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Tiger Moth - Creatonotos gangis

What you see in this photo is a male of Creatonotos gangis (Arctiidae), a species of Asian moth, showing his expanded pheromone diffuser structures at the tip of the abdomen (called coremata and androconia). The four coremata are reversible, each when inflated may be longer than the abdomen.

Females pheromonally attract males from long distances, however, when the male is close enough to begin his courtship, he inflates his coremata with air or hemolymph to evert externally from the abdomen and fans pheromones of his own towards the female.

This species of moth is found over much of south-east Asia, as well as in Australia.

References: [1] - [2] - [3]

Photo credit: ©Darren5907 | Locality: unknown (2009)

Are those pheromone diffuser structures at the tip of your abdomen or are you just happy to see me?

Source: libutron
Photo Set


Edmund Dulac, Stories from The Arabian Nights, 1907.

Source: magictransistor
Photo Set



I am going to print this out, laminate it, and keep it with my gloves and spade.

A lot of beginner information on growing in one place. Details I have been searching for over the past year. Thank you Tumblr community, always the best! Couldn’t find these resources (and little retain some laziness) without y’all. 

Source: theoreticalpermaculture
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BICYCLE ACTIVISM:  Latvian activists from a branch of the bicycle advocacy group Let’s Bike it recently created a visual reminder of the space taken by cars on a typical road. To this end, the group fabricated bamboo skeletons shaped like actual cars and mounted them on their bikes. The activists then cycled around the streets of Riga for several hours to highlight the absurdity of using a large car to move a single person. The stunt was organized as part of European Mobility Week, an ongoing campaign that explores sustainable urban mobility around Europe.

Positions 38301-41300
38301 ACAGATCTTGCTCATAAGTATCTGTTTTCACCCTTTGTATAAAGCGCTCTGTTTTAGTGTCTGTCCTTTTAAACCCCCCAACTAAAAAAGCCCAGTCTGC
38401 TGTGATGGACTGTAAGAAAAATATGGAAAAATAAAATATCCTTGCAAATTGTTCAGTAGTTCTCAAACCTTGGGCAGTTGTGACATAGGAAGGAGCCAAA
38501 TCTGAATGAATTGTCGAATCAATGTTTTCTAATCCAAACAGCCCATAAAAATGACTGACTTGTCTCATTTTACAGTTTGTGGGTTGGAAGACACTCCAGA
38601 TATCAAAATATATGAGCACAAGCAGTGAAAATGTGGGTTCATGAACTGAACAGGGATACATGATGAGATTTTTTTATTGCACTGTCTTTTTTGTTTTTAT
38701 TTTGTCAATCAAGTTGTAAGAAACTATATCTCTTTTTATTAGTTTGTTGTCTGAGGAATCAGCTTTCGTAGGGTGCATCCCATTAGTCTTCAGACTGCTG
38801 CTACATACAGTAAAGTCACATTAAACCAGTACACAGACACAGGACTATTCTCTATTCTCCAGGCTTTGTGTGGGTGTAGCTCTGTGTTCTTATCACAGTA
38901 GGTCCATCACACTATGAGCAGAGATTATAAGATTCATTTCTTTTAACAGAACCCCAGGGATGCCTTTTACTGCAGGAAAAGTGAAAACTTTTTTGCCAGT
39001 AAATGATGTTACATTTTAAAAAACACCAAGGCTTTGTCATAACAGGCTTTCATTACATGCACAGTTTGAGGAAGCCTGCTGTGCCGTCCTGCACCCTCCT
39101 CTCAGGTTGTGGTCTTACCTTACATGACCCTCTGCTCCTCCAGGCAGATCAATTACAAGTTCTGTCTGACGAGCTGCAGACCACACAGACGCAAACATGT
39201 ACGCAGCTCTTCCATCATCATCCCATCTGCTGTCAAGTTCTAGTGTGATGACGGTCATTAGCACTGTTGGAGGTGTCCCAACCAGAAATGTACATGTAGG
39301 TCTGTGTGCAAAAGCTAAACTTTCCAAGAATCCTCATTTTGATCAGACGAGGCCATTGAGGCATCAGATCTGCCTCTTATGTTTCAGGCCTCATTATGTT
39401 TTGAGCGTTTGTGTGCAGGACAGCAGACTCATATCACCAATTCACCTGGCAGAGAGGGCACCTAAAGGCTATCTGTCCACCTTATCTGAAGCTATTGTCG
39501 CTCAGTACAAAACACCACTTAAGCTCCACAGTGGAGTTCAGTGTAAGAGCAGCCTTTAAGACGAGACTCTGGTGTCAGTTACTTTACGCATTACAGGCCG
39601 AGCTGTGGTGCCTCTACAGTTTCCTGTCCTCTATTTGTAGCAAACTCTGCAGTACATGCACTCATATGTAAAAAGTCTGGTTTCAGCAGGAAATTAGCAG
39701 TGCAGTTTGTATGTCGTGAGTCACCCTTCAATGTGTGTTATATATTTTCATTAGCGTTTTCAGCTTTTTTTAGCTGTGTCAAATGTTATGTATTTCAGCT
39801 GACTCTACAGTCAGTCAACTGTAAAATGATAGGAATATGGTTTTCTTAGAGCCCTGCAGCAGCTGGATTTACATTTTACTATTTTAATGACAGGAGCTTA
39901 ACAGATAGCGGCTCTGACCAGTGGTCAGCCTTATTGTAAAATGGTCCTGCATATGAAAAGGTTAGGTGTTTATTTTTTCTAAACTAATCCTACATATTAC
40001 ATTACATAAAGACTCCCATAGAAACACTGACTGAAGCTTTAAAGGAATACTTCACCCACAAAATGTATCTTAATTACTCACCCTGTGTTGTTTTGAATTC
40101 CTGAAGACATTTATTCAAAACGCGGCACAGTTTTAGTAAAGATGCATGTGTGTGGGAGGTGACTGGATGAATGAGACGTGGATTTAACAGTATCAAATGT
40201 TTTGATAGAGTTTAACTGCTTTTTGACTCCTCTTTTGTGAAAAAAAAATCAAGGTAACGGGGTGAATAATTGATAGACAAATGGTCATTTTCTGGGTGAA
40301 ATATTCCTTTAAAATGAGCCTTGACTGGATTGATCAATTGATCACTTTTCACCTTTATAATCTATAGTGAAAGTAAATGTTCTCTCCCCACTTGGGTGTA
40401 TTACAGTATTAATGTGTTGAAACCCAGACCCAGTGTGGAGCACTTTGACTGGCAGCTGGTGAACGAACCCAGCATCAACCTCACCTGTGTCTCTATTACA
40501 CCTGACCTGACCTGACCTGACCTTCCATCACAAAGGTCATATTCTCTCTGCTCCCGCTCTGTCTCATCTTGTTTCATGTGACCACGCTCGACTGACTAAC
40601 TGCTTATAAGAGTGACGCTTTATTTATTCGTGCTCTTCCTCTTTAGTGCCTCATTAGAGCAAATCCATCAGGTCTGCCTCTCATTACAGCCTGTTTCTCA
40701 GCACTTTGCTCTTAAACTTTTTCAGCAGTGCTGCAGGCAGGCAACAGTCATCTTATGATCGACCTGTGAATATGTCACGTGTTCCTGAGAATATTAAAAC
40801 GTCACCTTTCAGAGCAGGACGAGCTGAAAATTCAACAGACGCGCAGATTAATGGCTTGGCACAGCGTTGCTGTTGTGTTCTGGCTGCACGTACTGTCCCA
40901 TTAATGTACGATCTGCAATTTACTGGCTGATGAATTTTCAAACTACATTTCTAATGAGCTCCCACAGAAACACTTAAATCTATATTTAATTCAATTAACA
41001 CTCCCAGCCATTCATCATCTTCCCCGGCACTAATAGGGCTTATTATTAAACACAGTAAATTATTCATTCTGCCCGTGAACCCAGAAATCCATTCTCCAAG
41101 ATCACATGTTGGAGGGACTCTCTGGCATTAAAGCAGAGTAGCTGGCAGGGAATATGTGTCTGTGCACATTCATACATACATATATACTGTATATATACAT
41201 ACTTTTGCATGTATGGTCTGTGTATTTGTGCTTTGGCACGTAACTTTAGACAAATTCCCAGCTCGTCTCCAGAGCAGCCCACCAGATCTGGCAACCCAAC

Source:  Christopher Jobson, ”Cycling Activists Build Bamboo Car Skeletons to Demonstrate Space Taken by Single Occupancy Cars,” Colossal, 

Simple yet clear. Go by bike!

(via brucesterling)

Source: urbangeographies

Longest poem of classical-era unearthed in western Turkey


Excavations around the Hecatomnus Mausoleum in the western province of Muğla’s Milas district have unearthed a written stela that dates back over two millennia.

The stela, which is estimated to have been written for the ruler of its era, is in the poetry format and the longest among other…

Source: archaeologicalnews